Carbohydrates serve as the primary energy source for athletes training at high intensities, and levels of muscle glycogen are a major determinant of exercise capacity, here Adam M. Gonzalez, Ph.D shares his insights into carb back-loading.
One popular strategy, called carb back-loading, advocates eating little to no carbs in the morning hours and beginning carb intake in the evening starting with your post-workout meal. The rationale for carb back-loading is based upon the action of insulin, an anabolic hormone that facilitates the movement of glucose into cells following a meal.
Insulin sensitivity is heightened following a hard training session via mechanisms that include an increase in glucose uptake transporters known as GLUT4, and an increase in the activity of glycogen synthase, the enzyme promoting glycogen storage. While it’s great to appreciate the intricacies of metabolism, it’s unclear if this makes a meaningful difference at the end of the day. We need to analyse a diet over a 24-hour period, a week and a month, rather than isolate physiological characteristics at certain time points.
The case for carb back-loading comes from a study published in the Journal of Obesity, in which overweight people adhered to a calorically restricted diet for six months. These individuals were split into two groups that consumed the same amount of calories, protein, carbohydrates and fat. The only difference was that one group ate carbs throughout the day, whereas the other group consumed the majority of their carbs (approximately 80 per cent of total intake) at night.
The group consuming their carbs at night lost significantly more weight and body fat than those who were free to eat carbohydrates throughout the day. Additionally, restricting carbohydrates to nighttime led to better satiety and less feelings of hunger. Overall, the study showed that limiting carb dosing to a single bolus rather than spreading them throughout the day may help limit insulin secretions and improve feelings of fullness. However, the results of this study have yet to be replicated in trained individuals.
All in all, the research on carbohydrate timing is not overly convincing to make general recommendations that we should be eating a majority of our carbs at nighttime, and carb back-loading does not appear to be the often-proclaimed magical remedy. On the other hand, constraining carbohydrate intake to a certain time frame can help limit overall carbohydrate intake during periods of restriction and provide a structured system for dietary habits. Restricting carbohydrate intake for fat loss is challenging; therefore, compartmentalising carbohydrate intake to certain times of the day may make the psychological challenges of dieting feel easier.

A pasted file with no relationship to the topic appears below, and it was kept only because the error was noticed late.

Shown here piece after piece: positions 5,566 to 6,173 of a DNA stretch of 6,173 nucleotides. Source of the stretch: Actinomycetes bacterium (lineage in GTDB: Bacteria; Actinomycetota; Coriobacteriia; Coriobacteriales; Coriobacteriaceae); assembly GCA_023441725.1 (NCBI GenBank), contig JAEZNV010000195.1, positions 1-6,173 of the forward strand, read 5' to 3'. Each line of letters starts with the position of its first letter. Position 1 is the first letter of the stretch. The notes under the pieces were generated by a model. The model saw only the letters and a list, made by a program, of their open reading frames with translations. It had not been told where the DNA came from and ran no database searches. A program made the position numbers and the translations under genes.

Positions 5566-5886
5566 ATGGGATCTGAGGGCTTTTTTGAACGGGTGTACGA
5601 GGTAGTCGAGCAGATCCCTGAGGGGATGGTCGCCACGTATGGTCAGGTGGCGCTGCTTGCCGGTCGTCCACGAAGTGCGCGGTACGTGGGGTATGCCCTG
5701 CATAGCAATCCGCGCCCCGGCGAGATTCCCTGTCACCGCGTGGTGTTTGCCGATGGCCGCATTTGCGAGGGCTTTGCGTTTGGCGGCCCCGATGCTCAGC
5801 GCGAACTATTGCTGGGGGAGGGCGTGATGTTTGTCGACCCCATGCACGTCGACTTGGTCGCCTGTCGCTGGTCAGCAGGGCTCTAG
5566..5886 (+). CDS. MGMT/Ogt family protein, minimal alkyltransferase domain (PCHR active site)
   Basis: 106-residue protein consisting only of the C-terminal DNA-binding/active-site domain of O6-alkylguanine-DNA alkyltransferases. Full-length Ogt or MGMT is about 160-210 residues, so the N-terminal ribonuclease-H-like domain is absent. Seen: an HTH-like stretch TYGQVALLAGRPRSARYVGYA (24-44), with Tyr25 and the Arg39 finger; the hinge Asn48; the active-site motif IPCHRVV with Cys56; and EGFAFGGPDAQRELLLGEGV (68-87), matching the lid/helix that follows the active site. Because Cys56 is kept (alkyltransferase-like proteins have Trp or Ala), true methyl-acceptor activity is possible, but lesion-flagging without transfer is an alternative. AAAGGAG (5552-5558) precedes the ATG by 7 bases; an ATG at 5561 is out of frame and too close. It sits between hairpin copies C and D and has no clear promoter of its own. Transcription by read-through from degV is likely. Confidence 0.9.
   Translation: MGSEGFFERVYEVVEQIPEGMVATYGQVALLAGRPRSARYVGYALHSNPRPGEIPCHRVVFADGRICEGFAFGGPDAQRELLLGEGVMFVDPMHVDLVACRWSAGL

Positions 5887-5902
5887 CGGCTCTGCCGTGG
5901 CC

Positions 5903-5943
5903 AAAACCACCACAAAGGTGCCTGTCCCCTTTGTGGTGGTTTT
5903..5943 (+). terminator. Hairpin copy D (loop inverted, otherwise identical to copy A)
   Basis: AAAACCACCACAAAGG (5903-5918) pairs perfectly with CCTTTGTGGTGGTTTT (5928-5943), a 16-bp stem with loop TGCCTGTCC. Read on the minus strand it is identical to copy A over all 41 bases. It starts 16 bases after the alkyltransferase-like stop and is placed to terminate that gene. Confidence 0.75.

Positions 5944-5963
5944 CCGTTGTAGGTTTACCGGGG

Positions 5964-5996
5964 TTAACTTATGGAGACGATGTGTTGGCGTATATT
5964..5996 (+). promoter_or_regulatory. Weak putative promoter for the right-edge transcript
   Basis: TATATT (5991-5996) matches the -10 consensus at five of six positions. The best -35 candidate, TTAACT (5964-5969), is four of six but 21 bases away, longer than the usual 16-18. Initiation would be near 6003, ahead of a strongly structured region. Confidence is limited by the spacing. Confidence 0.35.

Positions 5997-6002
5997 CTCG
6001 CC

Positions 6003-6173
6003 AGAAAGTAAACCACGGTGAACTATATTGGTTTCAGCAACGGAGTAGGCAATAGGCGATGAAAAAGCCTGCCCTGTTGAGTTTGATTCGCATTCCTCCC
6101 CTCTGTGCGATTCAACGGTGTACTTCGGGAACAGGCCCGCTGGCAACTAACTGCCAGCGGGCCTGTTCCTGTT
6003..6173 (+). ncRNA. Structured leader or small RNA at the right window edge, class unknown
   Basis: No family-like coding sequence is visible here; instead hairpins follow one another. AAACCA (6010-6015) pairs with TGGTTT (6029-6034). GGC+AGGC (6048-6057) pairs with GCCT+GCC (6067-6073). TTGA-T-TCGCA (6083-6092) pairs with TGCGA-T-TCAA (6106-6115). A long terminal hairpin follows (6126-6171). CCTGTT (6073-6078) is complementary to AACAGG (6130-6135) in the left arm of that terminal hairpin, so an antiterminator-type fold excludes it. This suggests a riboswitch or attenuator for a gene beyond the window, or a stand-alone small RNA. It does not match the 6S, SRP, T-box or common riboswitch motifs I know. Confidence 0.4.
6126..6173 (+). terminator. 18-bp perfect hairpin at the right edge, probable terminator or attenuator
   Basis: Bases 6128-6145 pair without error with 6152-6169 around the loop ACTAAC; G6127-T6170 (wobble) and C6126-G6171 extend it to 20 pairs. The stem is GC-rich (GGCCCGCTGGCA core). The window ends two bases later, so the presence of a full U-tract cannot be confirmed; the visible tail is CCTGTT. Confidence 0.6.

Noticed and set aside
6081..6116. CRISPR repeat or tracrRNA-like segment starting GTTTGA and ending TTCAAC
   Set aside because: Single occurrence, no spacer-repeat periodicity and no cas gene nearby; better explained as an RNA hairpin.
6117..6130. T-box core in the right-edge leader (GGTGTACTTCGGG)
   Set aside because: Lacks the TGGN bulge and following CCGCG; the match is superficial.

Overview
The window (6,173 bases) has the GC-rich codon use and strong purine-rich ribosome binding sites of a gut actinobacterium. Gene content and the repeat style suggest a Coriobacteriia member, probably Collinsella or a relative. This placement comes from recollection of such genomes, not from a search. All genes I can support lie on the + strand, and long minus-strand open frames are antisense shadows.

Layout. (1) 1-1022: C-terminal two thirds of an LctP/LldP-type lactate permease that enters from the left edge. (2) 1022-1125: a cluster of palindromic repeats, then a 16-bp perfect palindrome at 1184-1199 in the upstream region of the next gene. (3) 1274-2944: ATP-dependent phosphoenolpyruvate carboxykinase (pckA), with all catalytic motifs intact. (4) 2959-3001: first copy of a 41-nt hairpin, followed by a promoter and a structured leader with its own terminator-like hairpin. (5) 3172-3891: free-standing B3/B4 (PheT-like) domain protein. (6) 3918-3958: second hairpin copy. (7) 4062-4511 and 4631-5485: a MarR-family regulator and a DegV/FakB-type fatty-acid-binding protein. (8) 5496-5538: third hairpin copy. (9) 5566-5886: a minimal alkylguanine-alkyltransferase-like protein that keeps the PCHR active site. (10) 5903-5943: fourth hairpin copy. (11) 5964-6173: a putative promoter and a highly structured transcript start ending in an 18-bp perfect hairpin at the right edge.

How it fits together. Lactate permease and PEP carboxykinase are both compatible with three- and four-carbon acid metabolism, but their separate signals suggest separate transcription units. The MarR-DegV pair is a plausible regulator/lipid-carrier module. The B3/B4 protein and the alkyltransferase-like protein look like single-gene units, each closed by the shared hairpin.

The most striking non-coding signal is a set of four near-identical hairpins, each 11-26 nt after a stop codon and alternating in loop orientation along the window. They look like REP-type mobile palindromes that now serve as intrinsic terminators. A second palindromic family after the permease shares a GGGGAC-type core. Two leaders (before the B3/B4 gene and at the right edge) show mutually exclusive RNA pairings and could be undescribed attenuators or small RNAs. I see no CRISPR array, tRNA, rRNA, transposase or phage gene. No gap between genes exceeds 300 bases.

Bottom line, carb back-loading does provide a viable option for limiting carbohydrates during periods of restriction, but it’s not a magic solution for muscle growth and fat loss. Muscles do not have some magical ability to absorb an unlimited amount of carbs after a workout.
Ultimately, the quality and quantity of carbohydrate intake appears to be more important than the timing of carbohydrate intake, so don’t use this approach as a reason to regularly stuff your face with cake and ice cream just because you saved your carbs for nighttime. Whether you decide to eat your carbs at night or throughout the day, stick to your healthier carb choices such as grains, vegetables and fruits, which include additional benefits such as fibre, vitamins and minerals. Also, keep in mind that in order for weight loss to occur, a calorie deficit is needed.
Maintaining a calorie deficit and assuring adequate protein in the diet is a more appropriate approach to fat loss and muscle gain rather than indiscriminate eating within a selected time frame.